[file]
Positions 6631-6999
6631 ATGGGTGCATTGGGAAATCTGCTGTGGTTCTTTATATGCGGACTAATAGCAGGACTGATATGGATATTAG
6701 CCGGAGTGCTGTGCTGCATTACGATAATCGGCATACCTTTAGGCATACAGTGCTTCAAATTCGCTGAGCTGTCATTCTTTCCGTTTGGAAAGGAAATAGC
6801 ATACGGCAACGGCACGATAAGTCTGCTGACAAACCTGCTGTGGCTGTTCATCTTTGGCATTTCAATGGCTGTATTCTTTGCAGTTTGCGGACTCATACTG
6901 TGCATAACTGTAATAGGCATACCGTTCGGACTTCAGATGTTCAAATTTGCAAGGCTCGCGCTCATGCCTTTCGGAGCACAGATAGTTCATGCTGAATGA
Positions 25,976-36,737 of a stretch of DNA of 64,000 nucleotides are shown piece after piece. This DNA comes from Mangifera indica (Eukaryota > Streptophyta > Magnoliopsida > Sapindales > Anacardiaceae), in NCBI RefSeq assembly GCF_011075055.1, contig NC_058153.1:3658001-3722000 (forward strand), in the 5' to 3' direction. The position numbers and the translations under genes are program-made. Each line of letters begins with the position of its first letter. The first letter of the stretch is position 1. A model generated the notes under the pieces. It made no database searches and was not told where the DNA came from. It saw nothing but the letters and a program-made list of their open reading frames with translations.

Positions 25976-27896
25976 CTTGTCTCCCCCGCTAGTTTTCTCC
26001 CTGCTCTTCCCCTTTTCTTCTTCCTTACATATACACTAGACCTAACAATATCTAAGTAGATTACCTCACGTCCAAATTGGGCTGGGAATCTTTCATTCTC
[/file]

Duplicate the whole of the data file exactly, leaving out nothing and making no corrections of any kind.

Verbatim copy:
Positions 6631-6999
6631 ATGGGTGCATTGGGAAATCTGCTGTGGTTCTTTATATGCGGACTAATAGCAGGACTGATATGGATATTAG
6701 CCGGAGTGCTGTGCTGCATTACGATAATCGGCATACCTTTAGGCATACAGTGCTTCAAATTCGCTGAGCTGTCATTCTTTCCGTTTGGAAAGGAAATAGC
6801 ATACGGCAACGGCACGATAAGTCTGCTGACAAACCTGCTGTGGCTGTTCATCTTTGGCATTTCAATGGCTGTATTCTTTGCAGTTTGCGGACTCATACTG
6901 TGCATAACTGTAATAGGCATACCGTTCGGACTTCAGATGTTCAAATTTGCAAGGCTCGCGCTCATGCCTTTCGGAGCACAGATAGTTCATGCTGAATGA
Positions 25,976-36,737 of a stretch of DNA of 64,000 nucleotides are shown piece after piece. This DNA comes from Mangifera indica (Eukaryota > Streptophyta > Magnoliopsida > Sapindales > Anacardiaceae), in NCBI RefSeq assembly GCF_011075055.1, contig NC_058153.1:3658001-3722000 (forward strand), in the 5' to 3' direction. The position numbers and the translations under genes are program-made. Each line of letters begins with the position of its first letter. The first letter of the stretch is position 1. A model generated the notes under the pieces. It made no database searches and was not told where the DNA came from. It saw nothing but the letters and a program-made list of their open reading frames with translations.

Positions 25976-27896
25976 CTTGTCTCCCCCGCTAGTTTTCTCC
26001 CTGCTCTTCCCCTTTTCTTCTTCCTTACATATACACTAGACCTAACAATATCTAAGTAGATTACCTCACGTCCAAATTGGGCTGGGAATCTTTCATTCTC